To protect networks, firewalls must analyze the entire content of each data stream. This analysis can be tricky because each stream that flows through the Internet might be segmented into multiple packets, intermingled with other traffic flows, and appear at the firewall in a jumbled order. Recent research has focused on using network processors and/or customized hardware to perform these tasks. One article in this issue shows how to scan hundreds of thousands of TCP/IP data streams at multiple gigabit-per-second rates using a field-programmable gate array (FPGA) device.

In the final conference session, Hans Eberle presented a novel technique for monitoring and diagnosing computer systems. In his article, he describes how a system called Radioport embeds a small wireless transceiver into individual components that comprise a computing system. Using wireless links to communicate directly with the chips can reduce the time required to debug the whole system. Future designs could potentially use this technology to implement the Joint Test Action Group (JTAG) boundary scanning and configuration functions without wires.


I thank several individuals who helped make Hot Interconnects 10 a success. Daniel Pitt led the steering committee, which included Mark Laubach, Allen Baum, Hasan Allchatib, Paul Borrill, and Glenn Langdon. Silvia Figueira and Peter Dommel served as the conference's general co-chairs. I served as the program chair. Sonia Fahmy organized the tutorials, and Liz Rogers served as the local chair and Webmaster. Dave Liddle moderated the panel on third-generation wireless networks. I also thank the 25 program committee members for diligently reviewing and commenting on each conference paper and those that ultimately appear in this issue.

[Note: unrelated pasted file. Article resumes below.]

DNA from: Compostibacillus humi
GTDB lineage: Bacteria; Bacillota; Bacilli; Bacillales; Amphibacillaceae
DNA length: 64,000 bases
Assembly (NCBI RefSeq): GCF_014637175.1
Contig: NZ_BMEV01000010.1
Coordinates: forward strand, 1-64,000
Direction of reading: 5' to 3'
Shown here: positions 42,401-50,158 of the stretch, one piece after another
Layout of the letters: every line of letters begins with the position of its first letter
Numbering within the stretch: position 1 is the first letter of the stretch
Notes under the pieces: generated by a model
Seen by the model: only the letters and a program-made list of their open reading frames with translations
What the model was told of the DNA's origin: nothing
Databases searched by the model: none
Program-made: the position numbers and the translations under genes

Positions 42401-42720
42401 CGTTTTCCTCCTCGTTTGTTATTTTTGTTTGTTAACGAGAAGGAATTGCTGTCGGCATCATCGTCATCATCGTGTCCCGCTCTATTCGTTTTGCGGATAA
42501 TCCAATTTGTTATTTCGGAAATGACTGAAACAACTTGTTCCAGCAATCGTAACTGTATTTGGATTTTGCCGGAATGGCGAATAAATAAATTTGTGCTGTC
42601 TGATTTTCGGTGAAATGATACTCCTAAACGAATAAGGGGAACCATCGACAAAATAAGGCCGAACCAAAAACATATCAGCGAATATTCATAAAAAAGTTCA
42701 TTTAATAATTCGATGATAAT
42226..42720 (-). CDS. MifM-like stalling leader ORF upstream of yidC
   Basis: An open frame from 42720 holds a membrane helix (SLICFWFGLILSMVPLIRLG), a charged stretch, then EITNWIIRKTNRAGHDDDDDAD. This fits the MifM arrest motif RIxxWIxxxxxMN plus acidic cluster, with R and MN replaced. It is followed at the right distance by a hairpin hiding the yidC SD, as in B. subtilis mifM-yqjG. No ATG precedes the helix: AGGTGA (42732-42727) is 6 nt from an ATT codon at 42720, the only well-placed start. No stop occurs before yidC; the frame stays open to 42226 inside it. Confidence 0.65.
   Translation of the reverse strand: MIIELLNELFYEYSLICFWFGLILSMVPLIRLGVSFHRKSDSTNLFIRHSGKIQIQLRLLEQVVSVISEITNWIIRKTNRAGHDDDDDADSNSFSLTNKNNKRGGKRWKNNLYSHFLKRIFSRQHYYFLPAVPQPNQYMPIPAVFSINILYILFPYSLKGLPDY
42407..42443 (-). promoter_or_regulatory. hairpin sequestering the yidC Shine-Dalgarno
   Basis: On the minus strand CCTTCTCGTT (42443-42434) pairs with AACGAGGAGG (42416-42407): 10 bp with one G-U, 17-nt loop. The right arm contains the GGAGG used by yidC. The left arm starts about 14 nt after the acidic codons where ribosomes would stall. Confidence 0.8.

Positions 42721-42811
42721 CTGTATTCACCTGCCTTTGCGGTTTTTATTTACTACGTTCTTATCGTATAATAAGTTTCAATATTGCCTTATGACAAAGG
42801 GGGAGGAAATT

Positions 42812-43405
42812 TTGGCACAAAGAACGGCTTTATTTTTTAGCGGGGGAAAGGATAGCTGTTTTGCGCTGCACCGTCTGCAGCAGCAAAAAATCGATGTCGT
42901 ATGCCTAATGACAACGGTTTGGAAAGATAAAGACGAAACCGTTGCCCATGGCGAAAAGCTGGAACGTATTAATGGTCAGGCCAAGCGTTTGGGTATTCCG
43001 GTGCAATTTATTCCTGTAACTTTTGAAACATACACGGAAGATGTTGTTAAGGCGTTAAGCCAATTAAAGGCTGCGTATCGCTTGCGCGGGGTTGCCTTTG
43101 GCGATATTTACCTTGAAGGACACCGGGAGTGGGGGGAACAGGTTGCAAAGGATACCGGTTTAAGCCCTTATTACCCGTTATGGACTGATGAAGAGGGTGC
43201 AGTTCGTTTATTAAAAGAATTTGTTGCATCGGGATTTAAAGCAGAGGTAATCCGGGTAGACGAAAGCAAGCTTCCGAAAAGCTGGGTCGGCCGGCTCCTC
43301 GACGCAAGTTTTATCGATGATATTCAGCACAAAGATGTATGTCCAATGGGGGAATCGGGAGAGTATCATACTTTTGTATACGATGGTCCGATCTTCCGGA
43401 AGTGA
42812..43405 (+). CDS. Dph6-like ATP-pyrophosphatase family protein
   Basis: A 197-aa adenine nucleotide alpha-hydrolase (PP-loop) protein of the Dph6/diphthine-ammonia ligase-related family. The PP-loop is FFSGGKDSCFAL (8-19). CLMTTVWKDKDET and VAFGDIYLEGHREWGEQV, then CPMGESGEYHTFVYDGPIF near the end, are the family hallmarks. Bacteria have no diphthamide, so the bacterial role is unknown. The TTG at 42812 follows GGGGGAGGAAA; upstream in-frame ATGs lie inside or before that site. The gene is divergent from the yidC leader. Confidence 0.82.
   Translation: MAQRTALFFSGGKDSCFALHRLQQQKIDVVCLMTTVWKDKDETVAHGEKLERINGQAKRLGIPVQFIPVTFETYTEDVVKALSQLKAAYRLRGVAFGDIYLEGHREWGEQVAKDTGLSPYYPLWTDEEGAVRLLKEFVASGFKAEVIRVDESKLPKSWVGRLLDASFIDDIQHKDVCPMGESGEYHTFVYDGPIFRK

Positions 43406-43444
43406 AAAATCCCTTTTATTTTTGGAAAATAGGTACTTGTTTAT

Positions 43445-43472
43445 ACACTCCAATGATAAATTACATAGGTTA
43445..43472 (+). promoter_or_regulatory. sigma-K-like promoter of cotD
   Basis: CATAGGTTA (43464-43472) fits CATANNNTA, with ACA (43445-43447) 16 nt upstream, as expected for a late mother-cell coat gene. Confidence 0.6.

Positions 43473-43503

Hot Interconnects 11 will take place in August 2003, once again at Stanford University, starting the day after Hot Chips. If you are interested in participating in the conference, please visit

About the Authors

John W. Lockwood is a professor of computer science at Washington University in St. Louis. His research interests include design and implementation of networking systems in reconfigurable hardware. Lockwood has BS, MS, and PhD degrees in electrical and computer engineering from the University of Illinois. He will serve as the general chair for the upcoming Hot Interconnects 11 and has served as the program chair for Hot Interconnects 10. He will also serve as the program chair for the upcoming International Conference on Microelectronic Systems Education, and has served on the technical program committee for the International Working Conference on Active Networks. He has reviewed articles for the IEEE Journal on Selected Areas of Communication, IEEE Transactions on Very Large Scale Integration Systems, ACM Transactions on Embedded Systems, ACM SIGMETRICS, the Computer Networks Journal, and Globecom. He is a member of IEEE, ACM, Tau Beta Pi, and Eta Kappa Nu.